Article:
When I toured the Boston Temple during an open house in late August, the building was still a work in progress. Carpeting wasn't down in every room; handrails were missing; some switch plates dangled, waiting for finishing touches. Mormon leader and local resident Grant Bennett said bulldozers had been at work the night before, preparing the ground for sod. Despite the contractor's incomplete checklist, though, I could see what the temple would be like when it was finished. My overall impression was of a place both intimate and huge.

The 70,000-square-foot structure of white Sardinian marble on a hill overlooking Boston is certainly substantial. (The addition of a steeple--still embroiled in litigation--would add aesthetic grace to the exterior.) The intimacy of the temple was partly accomplished by designing the interior space with many small rooms. These are tastefully appointed in light fabrics and predominantly blond wood. Each room is luminous, infused with light from a combination of sunlight streaming through pale stained glass and expert electrical technology.

As the 100th Mormon temple to be dedicated, the Boston Temple fulfills church President Gordon B. Hinckley's dream of having 100 temples by the year 2000. Located in suburban Belmont, Mass., the temple--like the 99 others worldwide--is not a meetinghouse for Sunday worship services or weekday auxiliary meetings. Mormon temples are designated for the faith's most sacred ordinances. These ceremonies turn human attention heavenward and link families together "for time and all eternity."

For Latter-day Saints in New England (there are 60,000), having this local refuge will be a coming full circle from the church's beginnings. Mormon founder Joseph Smith and his successor, Brigham Young, were both born in Vermont, and Mormons first preached in Boston in 1832, just two years after the founding of the church. Many contemporary Mormon leaders have genealogical ties to the area. Even President Gordon B. Hinckley's ancestor Thomas Hinckley was governor of Plymouth Colony from 1681 to 1692.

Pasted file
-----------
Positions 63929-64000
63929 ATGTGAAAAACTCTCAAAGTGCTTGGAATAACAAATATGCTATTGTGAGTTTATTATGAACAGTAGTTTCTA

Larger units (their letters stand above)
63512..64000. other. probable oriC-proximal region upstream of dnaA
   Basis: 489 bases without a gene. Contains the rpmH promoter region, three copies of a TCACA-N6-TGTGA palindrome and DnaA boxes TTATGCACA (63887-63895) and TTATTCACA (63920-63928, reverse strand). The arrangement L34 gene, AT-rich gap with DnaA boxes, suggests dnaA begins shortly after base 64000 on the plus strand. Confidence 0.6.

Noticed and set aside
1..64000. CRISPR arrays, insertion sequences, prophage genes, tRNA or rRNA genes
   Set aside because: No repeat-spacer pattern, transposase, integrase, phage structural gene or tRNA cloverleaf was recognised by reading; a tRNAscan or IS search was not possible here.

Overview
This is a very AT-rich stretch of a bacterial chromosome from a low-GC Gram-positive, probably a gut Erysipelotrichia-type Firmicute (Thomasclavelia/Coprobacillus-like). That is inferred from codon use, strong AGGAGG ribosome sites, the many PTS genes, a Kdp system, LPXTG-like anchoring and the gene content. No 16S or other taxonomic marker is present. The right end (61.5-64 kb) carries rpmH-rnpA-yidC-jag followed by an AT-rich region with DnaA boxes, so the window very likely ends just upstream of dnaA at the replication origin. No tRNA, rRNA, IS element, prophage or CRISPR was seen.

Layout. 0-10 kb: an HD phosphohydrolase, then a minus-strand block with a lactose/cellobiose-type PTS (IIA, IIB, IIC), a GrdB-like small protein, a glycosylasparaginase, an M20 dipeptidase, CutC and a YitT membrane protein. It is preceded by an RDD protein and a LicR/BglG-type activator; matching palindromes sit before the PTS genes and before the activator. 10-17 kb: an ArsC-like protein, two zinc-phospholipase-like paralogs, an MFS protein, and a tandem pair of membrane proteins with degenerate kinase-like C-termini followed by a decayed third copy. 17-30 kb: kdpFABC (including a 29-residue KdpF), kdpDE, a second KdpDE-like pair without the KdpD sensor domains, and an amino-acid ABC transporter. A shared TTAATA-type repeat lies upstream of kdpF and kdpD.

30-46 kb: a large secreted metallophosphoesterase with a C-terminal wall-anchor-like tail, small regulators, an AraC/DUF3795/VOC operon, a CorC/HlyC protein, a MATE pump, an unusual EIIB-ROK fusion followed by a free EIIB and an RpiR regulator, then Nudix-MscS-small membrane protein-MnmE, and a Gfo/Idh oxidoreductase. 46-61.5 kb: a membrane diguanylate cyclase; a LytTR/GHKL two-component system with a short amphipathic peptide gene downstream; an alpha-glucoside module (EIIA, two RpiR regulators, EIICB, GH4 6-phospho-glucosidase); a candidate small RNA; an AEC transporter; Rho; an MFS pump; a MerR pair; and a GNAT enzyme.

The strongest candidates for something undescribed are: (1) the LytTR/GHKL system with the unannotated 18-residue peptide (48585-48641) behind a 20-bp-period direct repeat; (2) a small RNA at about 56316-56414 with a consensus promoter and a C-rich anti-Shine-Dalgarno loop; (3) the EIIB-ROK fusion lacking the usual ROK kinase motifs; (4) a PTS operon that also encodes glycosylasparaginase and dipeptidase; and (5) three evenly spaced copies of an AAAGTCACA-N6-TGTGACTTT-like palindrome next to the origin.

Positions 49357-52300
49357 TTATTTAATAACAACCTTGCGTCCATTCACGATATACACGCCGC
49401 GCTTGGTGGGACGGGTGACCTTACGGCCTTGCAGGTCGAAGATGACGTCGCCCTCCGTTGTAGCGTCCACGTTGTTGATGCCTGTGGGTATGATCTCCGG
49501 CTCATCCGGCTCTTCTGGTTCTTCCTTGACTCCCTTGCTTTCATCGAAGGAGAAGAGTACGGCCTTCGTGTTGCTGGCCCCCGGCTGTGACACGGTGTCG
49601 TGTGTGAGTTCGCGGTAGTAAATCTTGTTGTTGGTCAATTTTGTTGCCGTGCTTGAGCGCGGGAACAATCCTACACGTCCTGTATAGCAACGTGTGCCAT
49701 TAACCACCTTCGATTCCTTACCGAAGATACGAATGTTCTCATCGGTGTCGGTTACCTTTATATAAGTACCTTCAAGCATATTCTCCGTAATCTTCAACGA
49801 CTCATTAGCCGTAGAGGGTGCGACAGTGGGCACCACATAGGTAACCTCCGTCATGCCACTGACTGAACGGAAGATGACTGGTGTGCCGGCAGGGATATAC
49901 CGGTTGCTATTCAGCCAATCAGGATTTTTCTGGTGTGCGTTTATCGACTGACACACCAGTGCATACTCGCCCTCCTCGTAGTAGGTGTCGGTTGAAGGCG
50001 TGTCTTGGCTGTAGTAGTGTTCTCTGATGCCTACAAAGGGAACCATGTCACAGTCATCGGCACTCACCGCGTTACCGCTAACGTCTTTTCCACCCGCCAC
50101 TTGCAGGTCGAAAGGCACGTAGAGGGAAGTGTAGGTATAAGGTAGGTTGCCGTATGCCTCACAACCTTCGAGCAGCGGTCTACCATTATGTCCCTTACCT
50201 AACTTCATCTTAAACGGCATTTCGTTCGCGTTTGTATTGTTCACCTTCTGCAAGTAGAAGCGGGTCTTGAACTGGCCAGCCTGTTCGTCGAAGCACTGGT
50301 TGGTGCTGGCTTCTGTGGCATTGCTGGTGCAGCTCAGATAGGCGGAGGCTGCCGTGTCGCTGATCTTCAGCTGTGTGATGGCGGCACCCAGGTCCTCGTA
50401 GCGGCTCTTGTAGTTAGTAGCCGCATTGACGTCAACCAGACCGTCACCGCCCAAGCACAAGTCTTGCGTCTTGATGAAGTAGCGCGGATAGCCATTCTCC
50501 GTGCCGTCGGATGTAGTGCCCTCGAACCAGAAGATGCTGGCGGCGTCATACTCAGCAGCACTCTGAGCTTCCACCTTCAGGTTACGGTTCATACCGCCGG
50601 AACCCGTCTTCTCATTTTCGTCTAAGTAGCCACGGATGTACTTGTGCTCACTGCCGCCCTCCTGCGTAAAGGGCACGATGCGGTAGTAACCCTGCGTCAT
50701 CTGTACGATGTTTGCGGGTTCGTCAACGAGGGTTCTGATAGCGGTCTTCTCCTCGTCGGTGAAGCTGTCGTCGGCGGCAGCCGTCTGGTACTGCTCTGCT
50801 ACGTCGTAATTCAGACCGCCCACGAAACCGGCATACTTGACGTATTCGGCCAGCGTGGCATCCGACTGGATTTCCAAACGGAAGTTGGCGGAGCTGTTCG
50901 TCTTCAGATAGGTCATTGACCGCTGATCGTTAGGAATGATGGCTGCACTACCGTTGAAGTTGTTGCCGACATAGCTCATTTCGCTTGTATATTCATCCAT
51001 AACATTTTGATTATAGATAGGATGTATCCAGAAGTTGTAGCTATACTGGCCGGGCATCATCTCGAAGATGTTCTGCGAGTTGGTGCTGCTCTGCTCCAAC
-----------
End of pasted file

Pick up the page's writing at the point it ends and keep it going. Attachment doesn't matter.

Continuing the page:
When the Mormons trekked west in the mid-19th century, the church presence in New England was still minimal. But in the 20th century and onward into this new one, the church in the Boston area has grown into a complicated mix. There are hard-working immigrant families (currently missionaries teach in English, Haitian, Cambodian, Portuguese, and Spanish); inner-city units with high unemployment and low literacy; university students and professors; native Yankees with their celebrated know-how; temporary Western implants (who sometimes think only they have adequate church "know-how," much to the exasperation of the locals) ... and more.

But now, in this building on the hill, they will each sit side by side, dressed alike in white clothing, bringing their common faith and their private burdens for respite in the House of the Lord.

I don't attend the temple for the feeling of commonality, however, satisfying as that is on some levels. I go, first of all, because I want to be obedient. We are urged to participate in rituals that link families throughout eternity, reenact the creation of the world, and follow mortals through the journey of life. There are parts of the ceremonies that thrill me. Other parts baffle me with a benign confusion. Still other parts disturb me in profound ways when I try to make sense out of them. I go anyway.

It is, in fact, the "unexplain-edness" of the temple experience that draws me to its doors. (Well, that and my conviction that the work I do by proxy really does benefit those who have passed on.) Because aspects of the temple are not talked about outside the temple, or even very much inside the temple, I am left to discover meaning on my own. My quest for further light and knowledge is fed in ways uniquely suited for me.

The best preparation I had for the temple came not in any Temple Preparation classes or Gospel Doctrine seminars but in a Tribal Metaphysics course I took long ago in graduate school--though certainly that was not the professor's agenda. I learned in that class that the Native Americans we studied do not share our Western European/American urge to figure out, analyze, and intellectualize. Spiritual encounters in particular are to be experienced as grass experiences dew.

This is the healthiest way I have found to experience my personal temple visits. "Understanding what happens" is not the right paradigm. "Allowing it to happen" is better. Or perhaps it is an "instilling," which the Oxford American Dictionary defines as "to introduce into a person's mind gradually; to put into something by drops."

Not long ago, I visited our temple in Sweden. I speak very little Swedish, but that wouldn't have mattered, since the session I attended was in Danish. I wore a headset that, with a flick of the dial, provided the service in several languages. I enjoyed comparing subtle translation differences and the overall experience of just letting the event settle on me. Two months later, I attended the temple in Provo, Utah. The session was in Spanish (a language I don't speak), and there weren't enough headsets to go around. These were two of my most satisfying temple visits ever. Maybe, since I work and play in words, not having them available made me more present for other kinds of communication.

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